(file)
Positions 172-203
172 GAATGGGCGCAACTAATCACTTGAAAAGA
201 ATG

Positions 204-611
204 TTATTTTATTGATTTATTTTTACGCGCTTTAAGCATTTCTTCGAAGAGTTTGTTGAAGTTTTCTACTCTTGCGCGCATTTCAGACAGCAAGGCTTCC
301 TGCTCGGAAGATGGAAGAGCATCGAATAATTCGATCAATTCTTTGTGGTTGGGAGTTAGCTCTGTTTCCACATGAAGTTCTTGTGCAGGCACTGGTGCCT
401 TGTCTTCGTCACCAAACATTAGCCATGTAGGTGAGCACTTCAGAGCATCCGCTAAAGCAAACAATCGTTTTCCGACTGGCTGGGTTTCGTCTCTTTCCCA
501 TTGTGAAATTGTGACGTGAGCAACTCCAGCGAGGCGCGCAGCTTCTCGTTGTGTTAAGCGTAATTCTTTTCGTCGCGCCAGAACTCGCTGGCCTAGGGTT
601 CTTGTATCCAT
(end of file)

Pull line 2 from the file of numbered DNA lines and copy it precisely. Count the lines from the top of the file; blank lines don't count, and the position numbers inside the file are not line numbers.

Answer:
172 GAATGGGCGCAACTAATCACTTGAAAAGA